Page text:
Disability and the Church in Nepal

[ 0 ] July 18, 2017 |


Amos Gurung

Amos Gurung

The biblical mandate for the church is to look after poor, vulnerable, sick, and marginalized to speak for justice, and serve people with words and deeds. People with disabilities are among the most disadvantaged, marginalized and poor in Nepali communities. They are the ones disregarded by the people and even by churches.

Nepali culture explicitly and implicitly  passes on the teaching that people with disabilities are cursed by the gods. Disability is seen as a direct result of individual sin. So people do not love and respect people with disabilities. They are never regarded as equal to other people. The same world view seems to be influencing  the church, therefore very few churches have ministry focused on people with disabilities.

Is it not the local churches whose mandate is to look after the poor,  speak for  marginalized. Churches need to develop their skill to take care for people with disabilities in order to fulfill biblical mandate.

Problems / Issues to be addressed

The total population of PWDs makes up 1.94% of the total population of the country according to the Central Bureau Statistics of Nepal but WHO estimates between 10-15% and among these about 2-3% have severe disabilities.  The community of PWDs has still been marginalized due to the lack of awareness and ingrained cultural prejudice. Though the government ratified UN Convention on the Rights of Persons with Disabilities (UNCRPD), there is still gap in the implementation of the laws and policies regarding human rights of PWDs.  I carried out a survey among local churches in Gorkha and Pokhara, and conducted several workshops on disability among the leaders of these churches as part of my work in INF Nepal. Following are the major problems identified through this survey and workshops:

  1. The prevailing world views on disability

One of the root causes of the problem is the world views of people on disability. Most of the church going people in Nepal are either from a Hindu or Buddhist cultural background, which considers disability as  result of their own sins or his/her parents committed in a previous life. Few christians have had teaching on a biblical perspective on disability and so their mentality regarding disability is still not fully free of this hindu or buddhist  world view. Even among the church leaders, very few are aware of what the bible says about disability and so are unable to pass it on to their congregation.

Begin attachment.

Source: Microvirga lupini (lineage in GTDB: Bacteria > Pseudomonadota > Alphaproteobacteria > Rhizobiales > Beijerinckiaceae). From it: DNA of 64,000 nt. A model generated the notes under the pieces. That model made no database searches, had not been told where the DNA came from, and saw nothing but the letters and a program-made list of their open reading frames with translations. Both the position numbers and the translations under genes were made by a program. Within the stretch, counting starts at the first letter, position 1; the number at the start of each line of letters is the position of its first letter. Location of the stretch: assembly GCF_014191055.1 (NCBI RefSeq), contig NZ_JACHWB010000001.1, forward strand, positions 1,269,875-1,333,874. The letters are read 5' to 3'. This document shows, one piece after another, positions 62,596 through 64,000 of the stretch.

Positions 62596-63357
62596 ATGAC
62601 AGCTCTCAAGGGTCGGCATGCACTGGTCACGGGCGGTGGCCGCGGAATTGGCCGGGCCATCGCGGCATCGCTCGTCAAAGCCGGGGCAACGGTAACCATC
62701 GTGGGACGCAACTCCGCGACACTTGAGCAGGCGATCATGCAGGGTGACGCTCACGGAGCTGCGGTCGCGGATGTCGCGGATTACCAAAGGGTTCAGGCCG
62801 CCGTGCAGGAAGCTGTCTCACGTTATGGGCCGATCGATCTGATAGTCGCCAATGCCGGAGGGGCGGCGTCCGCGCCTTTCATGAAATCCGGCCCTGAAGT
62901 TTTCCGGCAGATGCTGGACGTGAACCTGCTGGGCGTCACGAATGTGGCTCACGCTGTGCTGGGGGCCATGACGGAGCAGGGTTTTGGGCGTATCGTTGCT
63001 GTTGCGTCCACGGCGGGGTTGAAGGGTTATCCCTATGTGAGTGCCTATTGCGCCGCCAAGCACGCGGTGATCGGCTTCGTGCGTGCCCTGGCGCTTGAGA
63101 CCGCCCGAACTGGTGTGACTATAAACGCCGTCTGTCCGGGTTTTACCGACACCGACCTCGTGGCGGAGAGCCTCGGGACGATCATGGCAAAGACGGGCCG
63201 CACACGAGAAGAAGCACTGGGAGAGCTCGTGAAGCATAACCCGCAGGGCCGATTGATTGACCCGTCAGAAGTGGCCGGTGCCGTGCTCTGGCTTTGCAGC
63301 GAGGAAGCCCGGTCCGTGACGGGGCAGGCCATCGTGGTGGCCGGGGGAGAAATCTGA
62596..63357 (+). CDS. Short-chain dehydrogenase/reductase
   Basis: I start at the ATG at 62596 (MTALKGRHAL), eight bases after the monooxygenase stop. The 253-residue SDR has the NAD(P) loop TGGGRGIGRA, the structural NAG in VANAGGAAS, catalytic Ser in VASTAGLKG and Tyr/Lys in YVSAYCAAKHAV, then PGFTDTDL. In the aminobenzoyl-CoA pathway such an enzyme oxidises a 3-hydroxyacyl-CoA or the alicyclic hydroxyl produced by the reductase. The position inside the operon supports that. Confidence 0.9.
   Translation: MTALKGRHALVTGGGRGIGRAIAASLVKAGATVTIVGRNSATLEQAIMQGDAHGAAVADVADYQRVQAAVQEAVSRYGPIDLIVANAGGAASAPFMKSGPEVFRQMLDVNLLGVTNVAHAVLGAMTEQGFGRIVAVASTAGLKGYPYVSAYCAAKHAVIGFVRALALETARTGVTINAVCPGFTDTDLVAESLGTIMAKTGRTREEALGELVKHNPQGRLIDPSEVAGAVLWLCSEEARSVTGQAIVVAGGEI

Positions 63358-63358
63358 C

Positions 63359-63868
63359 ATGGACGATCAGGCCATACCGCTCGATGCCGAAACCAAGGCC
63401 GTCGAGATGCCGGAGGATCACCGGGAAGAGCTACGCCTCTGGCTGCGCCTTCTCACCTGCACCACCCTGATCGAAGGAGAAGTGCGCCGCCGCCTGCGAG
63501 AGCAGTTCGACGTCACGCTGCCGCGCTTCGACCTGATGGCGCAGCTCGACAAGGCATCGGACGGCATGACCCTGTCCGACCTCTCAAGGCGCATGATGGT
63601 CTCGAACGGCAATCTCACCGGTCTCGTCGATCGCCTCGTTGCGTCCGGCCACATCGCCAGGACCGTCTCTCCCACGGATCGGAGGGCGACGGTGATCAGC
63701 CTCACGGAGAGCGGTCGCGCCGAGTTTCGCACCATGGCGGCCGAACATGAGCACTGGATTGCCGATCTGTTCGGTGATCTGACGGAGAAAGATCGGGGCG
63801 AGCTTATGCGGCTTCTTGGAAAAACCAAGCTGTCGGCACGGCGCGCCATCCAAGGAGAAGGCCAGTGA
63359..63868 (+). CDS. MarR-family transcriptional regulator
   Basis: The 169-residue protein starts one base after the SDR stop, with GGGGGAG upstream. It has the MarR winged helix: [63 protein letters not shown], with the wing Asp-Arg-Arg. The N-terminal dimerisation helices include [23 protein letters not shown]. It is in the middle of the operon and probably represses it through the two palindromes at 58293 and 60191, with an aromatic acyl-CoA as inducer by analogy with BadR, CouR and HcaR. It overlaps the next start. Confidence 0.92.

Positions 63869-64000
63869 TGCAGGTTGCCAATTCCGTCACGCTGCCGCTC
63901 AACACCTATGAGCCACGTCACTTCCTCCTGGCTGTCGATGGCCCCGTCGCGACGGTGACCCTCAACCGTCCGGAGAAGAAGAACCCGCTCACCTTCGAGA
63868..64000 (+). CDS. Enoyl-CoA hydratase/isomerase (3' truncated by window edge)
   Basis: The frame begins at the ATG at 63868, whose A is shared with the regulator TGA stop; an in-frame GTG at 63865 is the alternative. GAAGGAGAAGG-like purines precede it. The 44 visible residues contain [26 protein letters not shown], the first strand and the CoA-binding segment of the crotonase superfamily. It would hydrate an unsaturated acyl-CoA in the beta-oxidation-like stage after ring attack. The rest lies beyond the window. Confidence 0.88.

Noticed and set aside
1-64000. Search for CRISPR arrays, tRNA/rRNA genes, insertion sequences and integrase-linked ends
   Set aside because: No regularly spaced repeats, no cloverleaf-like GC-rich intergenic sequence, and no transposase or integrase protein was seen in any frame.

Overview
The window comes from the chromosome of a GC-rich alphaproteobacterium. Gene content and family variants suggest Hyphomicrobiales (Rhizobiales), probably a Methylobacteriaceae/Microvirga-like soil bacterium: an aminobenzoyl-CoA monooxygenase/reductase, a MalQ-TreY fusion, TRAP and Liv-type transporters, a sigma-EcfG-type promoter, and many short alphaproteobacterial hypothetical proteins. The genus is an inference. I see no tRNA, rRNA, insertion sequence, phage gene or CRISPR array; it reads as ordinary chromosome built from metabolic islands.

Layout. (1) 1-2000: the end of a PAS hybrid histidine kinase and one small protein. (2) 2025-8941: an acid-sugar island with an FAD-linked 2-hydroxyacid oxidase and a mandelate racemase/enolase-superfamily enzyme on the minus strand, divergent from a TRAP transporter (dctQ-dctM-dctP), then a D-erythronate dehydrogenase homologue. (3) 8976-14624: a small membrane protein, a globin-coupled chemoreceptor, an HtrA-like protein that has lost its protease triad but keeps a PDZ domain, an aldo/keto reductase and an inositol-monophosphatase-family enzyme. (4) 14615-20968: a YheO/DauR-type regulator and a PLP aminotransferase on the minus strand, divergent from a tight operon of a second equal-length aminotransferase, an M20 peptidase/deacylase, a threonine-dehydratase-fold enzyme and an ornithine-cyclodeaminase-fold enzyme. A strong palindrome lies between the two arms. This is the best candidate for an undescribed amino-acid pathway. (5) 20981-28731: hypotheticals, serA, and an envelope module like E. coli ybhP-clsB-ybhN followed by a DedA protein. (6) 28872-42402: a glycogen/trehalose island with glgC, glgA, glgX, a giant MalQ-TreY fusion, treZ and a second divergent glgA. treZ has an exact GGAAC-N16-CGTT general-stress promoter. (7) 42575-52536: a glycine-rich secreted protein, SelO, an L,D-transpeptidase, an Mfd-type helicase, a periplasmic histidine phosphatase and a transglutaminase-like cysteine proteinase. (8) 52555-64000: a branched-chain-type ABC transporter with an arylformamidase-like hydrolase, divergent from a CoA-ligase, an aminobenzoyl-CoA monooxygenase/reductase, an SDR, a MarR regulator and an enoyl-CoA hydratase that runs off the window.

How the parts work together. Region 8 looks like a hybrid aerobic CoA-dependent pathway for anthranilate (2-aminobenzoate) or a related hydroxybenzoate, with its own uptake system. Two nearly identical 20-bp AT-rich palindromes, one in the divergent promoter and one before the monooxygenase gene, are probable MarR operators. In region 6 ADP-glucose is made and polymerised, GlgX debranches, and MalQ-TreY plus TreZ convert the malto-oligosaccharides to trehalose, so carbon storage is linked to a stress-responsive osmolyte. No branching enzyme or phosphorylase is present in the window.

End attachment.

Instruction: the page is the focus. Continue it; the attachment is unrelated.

1. Lack of ministry specifically for People with disability

An interesting thing observed during the survey was that though most of the churches have started working among elderly people, children, or orphans, none of the churches visited were found to have  a vision to work with PWDs, even though they have some members with a disability in their church

  1. Infrastructure bariers

Most of the Church buildings are not disable  friendly. The church buildings are not built in a way that is easily an accesible for PWDs, and therefore disabled members are excluded from the church services. Churches who build their own buildings often build the worship hall on the top level. The entrance and  toilets in churches are also not disable friendly. Those churches who rent the rooms also often rent  the upper storey which makes it hard for the PWDs to attend the church service. This also seems that church members have less knowledge on disable people accessibility, roles and importance in the church as a member of the community.

  1. Particpating in ministry

Very few churches give the opportunity for those with disabilities to use their gifts and skills to contribute to the building up of the churches. Of the churches surveyed only 3 have any people with disabilities involved in ministry. Participation of PWDs in the church is very less as compared to the normal people.

  1. Language barier

Nepali language has been evolving and changing by now. Language that was once widly used, is now seen in the society as insulting or abusive. For example, people should no longer use the word “Andha” for blind people in Nepal. The word is attached to stigma and disrepect. But churches are still unaware of the change in language and for many years Nepali bible translations have not been updated. So churches continue to use these disrespectful words for the people with disabilities. The ignorance has created a gap between church and people with disabilities.



To address these issues churches should learn and teach biblical perspective on disability (theology of disability) to the congregationto bring changes in the world view and mindset of people. Using the bible as a foundation church should seek to help people understand that, like in the ministry of Jesus, those with disabilities should be reached out to, respected and included in the church.





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Category: Socio-political

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